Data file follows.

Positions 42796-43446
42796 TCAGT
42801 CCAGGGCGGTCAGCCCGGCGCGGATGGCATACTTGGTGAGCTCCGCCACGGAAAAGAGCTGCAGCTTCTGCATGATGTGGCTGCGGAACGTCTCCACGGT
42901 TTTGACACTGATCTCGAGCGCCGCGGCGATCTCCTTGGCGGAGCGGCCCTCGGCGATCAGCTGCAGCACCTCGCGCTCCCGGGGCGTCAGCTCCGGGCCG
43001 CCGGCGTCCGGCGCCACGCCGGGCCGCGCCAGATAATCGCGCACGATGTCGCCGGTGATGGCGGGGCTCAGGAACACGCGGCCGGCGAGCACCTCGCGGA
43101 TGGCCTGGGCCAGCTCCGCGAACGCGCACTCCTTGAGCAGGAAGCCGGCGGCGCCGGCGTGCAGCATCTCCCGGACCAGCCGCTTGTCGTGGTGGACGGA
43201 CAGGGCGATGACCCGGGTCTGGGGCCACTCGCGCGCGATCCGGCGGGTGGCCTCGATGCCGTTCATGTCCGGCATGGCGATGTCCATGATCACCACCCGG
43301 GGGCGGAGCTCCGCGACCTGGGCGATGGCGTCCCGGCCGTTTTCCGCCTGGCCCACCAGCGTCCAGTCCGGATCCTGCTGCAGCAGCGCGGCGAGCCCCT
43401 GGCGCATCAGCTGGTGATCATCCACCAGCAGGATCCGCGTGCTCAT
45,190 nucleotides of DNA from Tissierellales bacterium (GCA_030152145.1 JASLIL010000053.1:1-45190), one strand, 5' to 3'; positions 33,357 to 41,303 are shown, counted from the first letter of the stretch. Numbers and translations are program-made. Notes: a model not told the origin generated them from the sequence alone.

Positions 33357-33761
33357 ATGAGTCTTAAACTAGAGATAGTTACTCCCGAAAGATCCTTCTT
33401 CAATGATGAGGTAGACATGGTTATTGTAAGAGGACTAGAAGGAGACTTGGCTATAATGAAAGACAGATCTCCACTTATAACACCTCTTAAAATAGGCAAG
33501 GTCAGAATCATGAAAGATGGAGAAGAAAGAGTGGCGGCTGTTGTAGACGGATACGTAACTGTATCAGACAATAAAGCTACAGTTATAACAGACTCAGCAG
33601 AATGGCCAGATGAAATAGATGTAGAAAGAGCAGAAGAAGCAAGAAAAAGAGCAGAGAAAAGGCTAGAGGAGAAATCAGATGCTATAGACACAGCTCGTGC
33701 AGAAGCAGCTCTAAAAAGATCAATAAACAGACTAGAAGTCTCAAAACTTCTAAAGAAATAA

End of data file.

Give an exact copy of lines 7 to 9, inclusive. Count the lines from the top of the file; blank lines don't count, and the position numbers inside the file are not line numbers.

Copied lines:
43201 CAGGGCGATGACCCGGGTCTGGGGCCACTCGCGCGCGATCCGGCGGGTGGCCTCGATGCCGTTCATGTCCGGCATGGCGATGTCCATGATCACCACCCGG
43301 GGGCGGAGCTCCGCGACCTGGGCGATGGCGTCCCGGCCGTTTTCCGCCTGGCCCACCAGCGTCCAGTCCGGATCCTGCTGCAGCAGCGCGGCGAGCCCCT
43401 GGCGCATCAGCTGGTGATCATCCACCAGCAGGATCCGCGTGCTCAT